May 31, 2016
Europe Still in Denial as Russia Ushers in the Age of Hybrid Hostilities
By Peter Dickinson
When viewed from a safe distance, history tends to look neat and tidy. It appears to us as a succession of clearly defined eras and exact dates. Up close, things are usually far more muddled. Not everyone realized it at the time, but it is now obvious the Russian invasion of Crimea in February 2014 marked the end of the post-Cold War era. By marching into another country and seizing its territory, Russian President Vladimir Putin was effectively tearing down the entire security architecture of modern Europe. In retrospect, this was the appropriate moment for an overwhelming international response. Instead, EU leaders expressed their customary “grave concern” but essentially did nothing. Unsurprisingly, this only served to encourage the Kremlin. With the ink on the Crimean annexation documents still wet, Putin inaugurated the far more ambitious Novorossiya project and sent his “little green men” into eastern Ukraine. The Age of Hybrid Hostilities was well underway. Brussels called for dialogue.
It took the deaths of nearly three hundred passengers and crew on board flight MH17 to awaken the EU from its slumber, but even the sanctions imposed in the wake of the July 2014 airline attack failed to force a radical rethink in Russian strategy. The Kremlin’s military plans in Ukraine ultimately ran aground thanks to stronger than expected Ukrainian military resistance and weaker than anticipated local support for Putin’s vision of a wider Russian World. Nevertheless, the hybrid war continues.
Ukraine remains the main theatre of operations, but it is only one of many active fronts. The Kremlin is currently waging hybrid war across the whole of Europe, weaponizing everything from the Syrian refugee crisis to Russia’s own multi-million strong immigrant diaspora. Far-right EU political parties are bolstered by Russian financing, while disinformation tactics first honed in Ukraine are deployed in Berlin and Paris. Russian jets routinely buzz NATO airspace as the Kremlin engages in nuclear bluster and conducts cross-border abductions in the Baltic states.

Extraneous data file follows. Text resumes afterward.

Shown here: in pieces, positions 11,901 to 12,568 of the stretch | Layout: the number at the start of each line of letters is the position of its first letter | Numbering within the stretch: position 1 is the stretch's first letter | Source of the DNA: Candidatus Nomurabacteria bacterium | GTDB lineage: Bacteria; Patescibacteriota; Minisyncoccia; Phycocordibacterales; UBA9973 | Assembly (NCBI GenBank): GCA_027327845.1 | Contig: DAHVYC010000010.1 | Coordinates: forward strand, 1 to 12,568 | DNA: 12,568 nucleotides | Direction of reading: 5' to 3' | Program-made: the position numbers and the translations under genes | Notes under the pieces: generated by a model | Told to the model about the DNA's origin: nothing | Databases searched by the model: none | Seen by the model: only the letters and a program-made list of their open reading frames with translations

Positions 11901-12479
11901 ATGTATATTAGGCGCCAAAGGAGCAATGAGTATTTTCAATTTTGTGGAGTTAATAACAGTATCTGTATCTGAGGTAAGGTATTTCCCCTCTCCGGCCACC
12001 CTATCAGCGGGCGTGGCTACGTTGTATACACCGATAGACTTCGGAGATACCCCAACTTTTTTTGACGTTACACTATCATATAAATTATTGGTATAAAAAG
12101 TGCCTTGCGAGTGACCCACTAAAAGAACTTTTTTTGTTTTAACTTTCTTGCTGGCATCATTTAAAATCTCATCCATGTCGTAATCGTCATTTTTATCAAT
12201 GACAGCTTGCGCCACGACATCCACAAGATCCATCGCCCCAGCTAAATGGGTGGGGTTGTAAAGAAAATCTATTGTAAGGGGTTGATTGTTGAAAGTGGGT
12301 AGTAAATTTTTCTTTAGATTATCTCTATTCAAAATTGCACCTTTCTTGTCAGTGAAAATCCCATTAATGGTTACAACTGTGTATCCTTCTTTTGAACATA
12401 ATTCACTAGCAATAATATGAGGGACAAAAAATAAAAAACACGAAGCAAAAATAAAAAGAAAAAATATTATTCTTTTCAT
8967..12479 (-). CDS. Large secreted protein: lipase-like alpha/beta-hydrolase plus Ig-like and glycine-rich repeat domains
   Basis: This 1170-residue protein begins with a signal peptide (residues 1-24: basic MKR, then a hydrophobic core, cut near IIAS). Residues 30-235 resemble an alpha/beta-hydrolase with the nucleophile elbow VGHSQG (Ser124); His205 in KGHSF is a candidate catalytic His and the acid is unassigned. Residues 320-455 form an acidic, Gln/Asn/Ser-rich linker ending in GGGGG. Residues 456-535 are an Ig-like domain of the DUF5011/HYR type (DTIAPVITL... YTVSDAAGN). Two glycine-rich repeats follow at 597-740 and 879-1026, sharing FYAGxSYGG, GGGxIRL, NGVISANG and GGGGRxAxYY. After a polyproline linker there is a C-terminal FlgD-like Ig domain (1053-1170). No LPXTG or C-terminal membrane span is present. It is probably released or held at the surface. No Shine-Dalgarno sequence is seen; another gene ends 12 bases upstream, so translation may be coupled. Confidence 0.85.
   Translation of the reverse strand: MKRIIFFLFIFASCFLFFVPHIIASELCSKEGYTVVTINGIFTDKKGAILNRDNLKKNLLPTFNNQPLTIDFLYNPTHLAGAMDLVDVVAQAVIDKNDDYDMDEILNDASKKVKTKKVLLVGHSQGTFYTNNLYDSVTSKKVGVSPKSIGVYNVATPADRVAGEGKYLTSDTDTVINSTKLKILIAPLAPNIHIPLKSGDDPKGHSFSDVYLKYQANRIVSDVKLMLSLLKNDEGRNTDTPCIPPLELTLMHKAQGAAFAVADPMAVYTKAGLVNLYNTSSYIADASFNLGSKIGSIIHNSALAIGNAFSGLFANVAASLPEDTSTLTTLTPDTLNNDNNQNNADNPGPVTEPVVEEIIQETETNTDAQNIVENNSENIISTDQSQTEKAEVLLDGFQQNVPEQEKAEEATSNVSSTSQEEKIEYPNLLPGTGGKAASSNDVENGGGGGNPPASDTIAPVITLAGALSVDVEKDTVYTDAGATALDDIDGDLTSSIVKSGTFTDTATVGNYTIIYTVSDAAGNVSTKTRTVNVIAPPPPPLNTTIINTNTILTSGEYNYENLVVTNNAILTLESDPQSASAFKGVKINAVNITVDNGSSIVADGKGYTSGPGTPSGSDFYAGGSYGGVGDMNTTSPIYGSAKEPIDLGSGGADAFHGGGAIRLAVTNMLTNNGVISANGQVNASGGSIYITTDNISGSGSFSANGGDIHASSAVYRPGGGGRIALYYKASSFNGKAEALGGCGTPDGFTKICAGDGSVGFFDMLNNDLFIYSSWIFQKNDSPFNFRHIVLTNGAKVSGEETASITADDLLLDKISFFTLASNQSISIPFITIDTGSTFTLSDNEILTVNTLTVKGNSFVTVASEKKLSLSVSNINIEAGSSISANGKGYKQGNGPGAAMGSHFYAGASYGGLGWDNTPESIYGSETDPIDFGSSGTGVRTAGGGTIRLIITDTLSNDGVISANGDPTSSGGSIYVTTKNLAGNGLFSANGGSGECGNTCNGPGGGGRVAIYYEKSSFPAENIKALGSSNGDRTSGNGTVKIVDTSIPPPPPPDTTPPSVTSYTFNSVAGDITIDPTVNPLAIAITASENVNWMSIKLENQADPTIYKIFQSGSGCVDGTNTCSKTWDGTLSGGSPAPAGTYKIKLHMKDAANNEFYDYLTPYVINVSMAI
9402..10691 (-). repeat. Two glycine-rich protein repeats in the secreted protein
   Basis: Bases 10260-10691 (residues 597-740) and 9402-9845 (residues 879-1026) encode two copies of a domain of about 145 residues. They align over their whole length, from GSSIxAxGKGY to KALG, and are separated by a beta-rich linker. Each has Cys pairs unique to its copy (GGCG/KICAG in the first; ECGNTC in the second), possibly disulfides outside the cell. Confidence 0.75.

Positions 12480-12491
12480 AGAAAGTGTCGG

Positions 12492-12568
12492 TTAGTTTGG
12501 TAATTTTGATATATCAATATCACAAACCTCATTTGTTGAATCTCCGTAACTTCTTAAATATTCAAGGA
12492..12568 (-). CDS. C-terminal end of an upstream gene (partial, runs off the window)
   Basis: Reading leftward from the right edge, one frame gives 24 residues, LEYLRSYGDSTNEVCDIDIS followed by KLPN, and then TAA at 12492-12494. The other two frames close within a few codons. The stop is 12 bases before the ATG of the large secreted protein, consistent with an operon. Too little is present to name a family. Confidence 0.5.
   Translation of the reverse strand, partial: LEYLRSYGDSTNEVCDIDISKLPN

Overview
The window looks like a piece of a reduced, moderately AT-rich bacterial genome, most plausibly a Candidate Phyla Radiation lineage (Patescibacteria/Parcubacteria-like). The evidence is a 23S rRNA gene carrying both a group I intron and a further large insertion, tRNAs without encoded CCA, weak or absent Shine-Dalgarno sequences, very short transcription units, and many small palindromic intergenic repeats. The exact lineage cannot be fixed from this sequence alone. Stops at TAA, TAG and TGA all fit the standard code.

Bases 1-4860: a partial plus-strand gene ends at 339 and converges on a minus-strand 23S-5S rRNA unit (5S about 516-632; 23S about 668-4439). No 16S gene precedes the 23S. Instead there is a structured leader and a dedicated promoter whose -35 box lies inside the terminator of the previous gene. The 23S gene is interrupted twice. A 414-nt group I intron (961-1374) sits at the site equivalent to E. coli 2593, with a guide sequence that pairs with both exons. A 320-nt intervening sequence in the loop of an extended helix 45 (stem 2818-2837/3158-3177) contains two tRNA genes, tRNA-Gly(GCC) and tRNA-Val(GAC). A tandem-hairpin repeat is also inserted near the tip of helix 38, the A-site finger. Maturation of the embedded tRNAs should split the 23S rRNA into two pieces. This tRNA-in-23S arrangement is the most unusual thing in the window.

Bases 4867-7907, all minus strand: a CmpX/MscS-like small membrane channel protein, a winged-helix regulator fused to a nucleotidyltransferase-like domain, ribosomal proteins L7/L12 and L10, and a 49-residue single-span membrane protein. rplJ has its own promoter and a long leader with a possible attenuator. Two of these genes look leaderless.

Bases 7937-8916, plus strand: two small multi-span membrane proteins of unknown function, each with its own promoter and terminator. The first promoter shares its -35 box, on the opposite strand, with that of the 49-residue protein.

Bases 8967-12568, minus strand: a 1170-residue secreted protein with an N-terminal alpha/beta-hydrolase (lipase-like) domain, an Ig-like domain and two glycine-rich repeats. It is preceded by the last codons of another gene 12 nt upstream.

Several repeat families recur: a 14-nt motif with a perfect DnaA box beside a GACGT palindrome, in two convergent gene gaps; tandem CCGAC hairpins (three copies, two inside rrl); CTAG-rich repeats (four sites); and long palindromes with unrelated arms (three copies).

The EU response to this mounting aggression has been a baffling mix of collective resolution and individual accommodation. While official EU statements speak of the need to maintain sanctions until Russia withdraws from Ukraine, this has not stopped France from welcoming sanctioned Russian government ministers. Meanwhile, Germany champions increased dependency on Russian energy supplies, Spain services Russian warships, and Greece acclaims Putin himself with undisguised imperial pomp. Faced with this array of enthusiastic appeasers and apologetic opponents, you can hardly blame the Kremlin for regarding Europe’s united front as a temporary aberration, or for assuming it is only a matter of time before the tide turns in Moscow’s favor.
We find ourselves at a critical crossroads in the European story. The handling of the sanctions issue in the coming weeks will provide an indication of Europe’s readiness to acknowledge the changing security environment created by Russian aggression. Even if the existing sanctions remain in place, the discussion over their extension will shed new light on perceptions of the Russian threat in the various European capitals. The Kremlin will interpret any attempt at compromise as a sign of weakness, paving the way for further hybrid hostilities. Russia’s hybrid war tactics are rooted in the assumption that modern Europeans have no stomach for geopolitical confrontation and will always back down when faced with the prospect of having to pay a price for their principles. Ukrainians are already paying this price on a daily basis. Unless the rest of Europe is prepared to foot at least part of the bill, the outcome may well prove disastrous for the entire continent.
Peter Dickinson is the publisher of Business Ukraine magazine and Lviv Today, and editor-at-large at The Odessa Review. He was previously chief editor of Ukraine Today and What’s On Kyiv.